The colour of the texture has a direct effect on the speed of the Particle: Red on the X, Green on the Y and Blue on the Z component of the speed.


The gradient of the texture is calculated. This is the mathematical derivative. Four samples of the texture are combined to produce a speed vector. With procedural textures, such as Clouds, this method gives a very beautiful, turbulent effect. Set the number of "Keys" as high as possible to see the sometimes rather subtle twisting.


The dimension of the area in which the gradient is calculated. This value must be carefully adjusted to the frequency of the texture.


The Wave Effect adds an animated Wave to a Mesh. It is not limited to flat objects but can also be used to make a sphere 'wobble'.

Sta X, Sta Y

Starting Position of the Wave.

X, Y

By default you have a XY Wave on your Object. With the Buttons X and Y you can enable or disable the wave generation for an axis.


Makes wave generation cyclic in the animation.


Speed the Wave travels, can also be negative.


Amplitude of the Wave.


Width of the wave (wavelength).


How narrow the next wave follows.

Time Sta

When (in frames of the animation) the wave generation should start.


How long (in frames) a wave exists.


How many frames the wave takes to attenuate.

Constraints Panel

The Constraint Panel allows you to add/remove constraints on selected Objects. If no constraint is present then only the Add button is present. Otherwise a list of Constraints is shown.


Add menu, shows all available constraints for a given Object. These are:

  • Copy Location - All Objects

  • Copy Rotation - All Objects

  • Track To - All Objects

  • Lock Track - All Objects

  • Follow Path - All Objects

  • IK Solver - Bones in Pose Mode

  • Action - Bones in Pose Mode

  • Null - All Objects

Constraint item

Each Constraint item has some common controls:


From left to right:

  • An X button - deletes constraint.

  • A label with constraint type.

  • A text button with Constraint name.

  • A triangle button - collapses/expands constraint window.


A window in the Panel with the various constraint settings.


From left to right:

  • Inf: Influence of the constraint: 0=nothing; 1=full.

  • Edit Opens an Ipo Window allowing you to edit the constraint influence in time.

Constraint type

The various constraint windows contain:

Copy Location


The target of the constraint.

X, Y, Z

Toggles which coordinate is to be copied.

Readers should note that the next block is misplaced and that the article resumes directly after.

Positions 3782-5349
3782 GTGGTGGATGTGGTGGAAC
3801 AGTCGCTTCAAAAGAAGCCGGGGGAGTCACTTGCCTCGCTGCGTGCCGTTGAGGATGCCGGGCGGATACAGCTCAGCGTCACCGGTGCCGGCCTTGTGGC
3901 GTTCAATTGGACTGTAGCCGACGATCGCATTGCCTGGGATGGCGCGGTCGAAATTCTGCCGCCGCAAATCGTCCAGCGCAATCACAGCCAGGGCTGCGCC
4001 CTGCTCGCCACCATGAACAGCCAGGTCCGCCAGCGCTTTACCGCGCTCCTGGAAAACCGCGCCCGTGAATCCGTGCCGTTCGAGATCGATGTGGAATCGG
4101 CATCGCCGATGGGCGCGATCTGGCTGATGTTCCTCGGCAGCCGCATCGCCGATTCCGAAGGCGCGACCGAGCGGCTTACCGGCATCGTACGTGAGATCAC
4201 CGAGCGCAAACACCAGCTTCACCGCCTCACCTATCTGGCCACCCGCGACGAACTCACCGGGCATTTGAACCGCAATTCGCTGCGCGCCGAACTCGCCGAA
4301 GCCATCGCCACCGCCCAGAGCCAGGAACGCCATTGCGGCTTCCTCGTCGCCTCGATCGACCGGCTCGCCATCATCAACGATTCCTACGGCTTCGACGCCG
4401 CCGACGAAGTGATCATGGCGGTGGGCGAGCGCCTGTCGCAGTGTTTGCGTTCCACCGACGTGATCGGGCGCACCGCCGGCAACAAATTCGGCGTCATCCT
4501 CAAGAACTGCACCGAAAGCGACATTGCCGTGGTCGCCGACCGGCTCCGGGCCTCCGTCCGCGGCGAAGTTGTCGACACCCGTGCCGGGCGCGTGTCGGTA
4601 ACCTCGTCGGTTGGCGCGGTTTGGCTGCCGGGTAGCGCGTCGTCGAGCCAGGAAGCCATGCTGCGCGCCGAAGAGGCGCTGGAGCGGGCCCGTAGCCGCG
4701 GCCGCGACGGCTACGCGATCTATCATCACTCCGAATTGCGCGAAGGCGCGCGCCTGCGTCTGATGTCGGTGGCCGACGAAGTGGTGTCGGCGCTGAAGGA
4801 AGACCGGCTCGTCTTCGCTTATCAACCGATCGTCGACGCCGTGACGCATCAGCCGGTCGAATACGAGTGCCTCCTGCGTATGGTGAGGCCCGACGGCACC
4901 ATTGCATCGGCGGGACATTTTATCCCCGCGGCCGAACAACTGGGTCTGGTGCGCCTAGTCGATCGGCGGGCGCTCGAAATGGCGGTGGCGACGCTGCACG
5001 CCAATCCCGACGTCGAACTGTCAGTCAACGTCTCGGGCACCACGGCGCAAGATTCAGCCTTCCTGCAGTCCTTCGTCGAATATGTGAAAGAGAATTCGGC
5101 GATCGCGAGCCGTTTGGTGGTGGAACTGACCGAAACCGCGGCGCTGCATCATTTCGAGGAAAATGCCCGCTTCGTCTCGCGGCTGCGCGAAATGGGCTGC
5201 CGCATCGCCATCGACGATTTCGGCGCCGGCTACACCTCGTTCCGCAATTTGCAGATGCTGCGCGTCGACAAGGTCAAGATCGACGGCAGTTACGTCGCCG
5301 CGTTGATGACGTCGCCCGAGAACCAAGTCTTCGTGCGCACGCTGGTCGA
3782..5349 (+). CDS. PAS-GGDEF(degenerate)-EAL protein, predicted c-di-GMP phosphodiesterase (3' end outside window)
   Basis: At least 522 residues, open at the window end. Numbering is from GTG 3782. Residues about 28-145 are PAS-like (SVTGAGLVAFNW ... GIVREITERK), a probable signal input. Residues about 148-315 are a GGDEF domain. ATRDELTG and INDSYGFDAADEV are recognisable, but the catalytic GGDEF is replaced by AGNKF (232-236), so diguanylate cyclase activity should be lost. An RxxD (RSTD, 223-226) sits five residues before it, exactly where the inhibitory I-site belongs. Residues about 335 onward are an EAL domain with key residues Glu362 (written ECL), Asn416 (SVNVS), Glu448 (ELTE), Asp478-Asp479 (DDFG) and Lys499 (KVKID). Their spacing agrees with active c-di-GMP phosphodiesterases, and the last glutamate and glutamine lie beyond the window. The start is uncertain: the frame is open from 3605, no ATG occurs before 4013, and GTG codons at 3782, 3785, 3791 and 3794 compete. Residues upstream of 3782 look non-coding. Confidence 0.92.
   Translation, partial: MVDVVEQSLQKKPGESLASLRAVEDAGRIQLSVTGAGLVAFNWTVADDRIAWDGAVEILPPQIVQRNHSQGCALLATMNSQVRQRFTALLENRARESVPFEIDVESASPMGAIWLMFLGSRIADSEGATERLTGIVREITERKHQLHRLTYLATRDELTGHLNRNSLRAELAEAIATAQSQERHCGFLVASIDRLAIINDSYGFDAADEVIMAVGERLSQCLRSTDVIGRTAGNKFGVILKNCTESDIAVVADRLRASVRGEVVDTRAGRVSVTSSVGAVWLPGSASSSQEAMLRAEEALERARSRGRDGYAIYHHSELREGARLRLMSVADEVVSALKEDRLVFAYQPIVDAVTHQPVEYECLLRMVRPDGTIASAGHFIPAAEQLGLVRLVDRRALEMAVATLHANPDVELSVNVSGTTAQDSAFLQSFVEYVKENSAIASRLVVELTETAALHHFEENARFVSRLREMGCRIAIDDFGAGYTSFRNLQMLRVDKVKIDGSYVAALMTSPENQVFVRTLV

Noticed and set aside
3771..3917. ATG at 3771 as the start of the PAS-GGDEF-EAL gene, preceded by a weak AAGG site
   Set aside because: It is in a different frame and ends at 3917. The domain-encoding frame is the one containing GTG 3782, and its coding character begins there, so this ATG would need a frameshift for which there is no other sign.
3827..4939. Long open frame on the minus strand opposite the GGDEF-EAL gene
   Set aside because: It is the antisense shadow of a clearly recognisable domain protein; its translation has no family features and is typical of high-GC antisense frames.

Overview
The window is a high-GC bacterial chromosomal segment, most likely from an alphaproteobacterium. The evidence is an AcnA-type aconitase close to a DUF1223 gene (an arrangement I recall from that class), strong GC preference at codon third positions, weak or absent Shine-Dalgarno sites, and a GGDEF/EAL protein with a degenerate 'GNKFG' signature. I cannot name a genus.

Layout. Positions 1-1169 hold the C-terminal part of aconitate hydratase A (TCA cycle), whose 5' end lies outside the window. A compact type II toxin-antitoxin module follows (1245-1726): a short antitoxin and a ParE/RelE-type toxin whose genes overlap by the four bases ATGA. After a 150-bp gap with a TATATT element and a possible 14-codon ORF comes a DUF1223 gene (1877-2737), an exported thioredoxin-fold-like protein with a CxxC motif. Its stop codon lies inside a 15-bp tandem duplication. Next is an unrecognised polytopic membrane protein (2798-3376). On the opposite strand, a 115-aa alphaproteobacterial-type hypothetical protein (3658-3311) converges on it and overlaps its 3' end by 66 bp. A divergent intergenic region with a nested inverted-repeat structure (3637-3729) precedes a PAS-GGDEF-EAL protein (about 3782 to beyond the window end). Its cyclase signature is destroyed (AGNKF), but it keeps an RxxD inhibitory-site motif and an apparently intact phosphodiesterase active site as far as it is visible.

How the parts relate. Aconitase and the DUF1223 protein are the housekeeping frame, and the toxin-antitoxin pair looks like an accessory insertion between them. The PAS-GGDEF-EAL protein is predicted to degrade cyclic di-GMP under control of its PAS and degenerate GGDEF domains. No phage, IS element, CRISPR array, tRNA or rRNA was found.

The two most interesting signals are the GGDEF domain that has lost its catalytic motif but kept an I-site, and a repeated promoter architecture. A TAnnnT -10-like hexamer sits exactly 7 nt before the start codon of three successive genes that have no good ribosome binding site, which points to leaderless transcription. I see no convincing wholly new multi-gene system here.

Copy Rotation


The target of the constraint.

Track To


The target of the constraint.

X, Y, Z, -X, -Y, -Z

The row of 6 Radio Buttons toggles which axis should point to the target, and if it must be its positive or negative direction pointing towards the target.

X, Y, Z

The row of 3 Radio Buttons toggles which axis should point up. If the same axis as the other Radio Group is chosen, an error occurs.

Lock Track


The target of the constraint.

X, Y, Z, -X, -Y, -Z

The row of 6 Radio Buttons toggles which axis should point to the target, and if it must be its positive or negative direction pointing towards the target.

X, Y, Z

The row of 3 Radio Buttons toggles which axis should be locked, that is, the axis around which the Object will revolve.

Follow Path


The target of the constraint. Must be a Curve.


Object will rotate to follow the rotations and bankings of the curve.


Offset from the position corresponding to the time frame.

X, Y, Z, -X, -Y, -Z

The row of 6 Radio Buttons toggles which axis should be tangent to the curve (If CurveFollow is active).

X, Y, Z

The row of 3 Radio Buttons toggles which axis should point up (If CurveFollow is active).

IK Solver


If the position of the Bone is closer than this to the target the constraint is satisfied.


Maximum number of iterative steps performed trying to fulfill the constraint.


The target of the constraint.


If the target of the constraint is an Armature then a new text box appears asking for a specific Bone as a target.



If the target of the constraint is an Armature then a new text box appears asking for a specific Bone as a target.


The action to apply.

X Rot, Y Rot, Z Rot

Select which channel of the target rotation should trigger the constraint.

Start:, End:

Starting and ending frames of the keyed motion.

Min:, Max:

Minimum and maximum values of the targeted channel range.


A separator.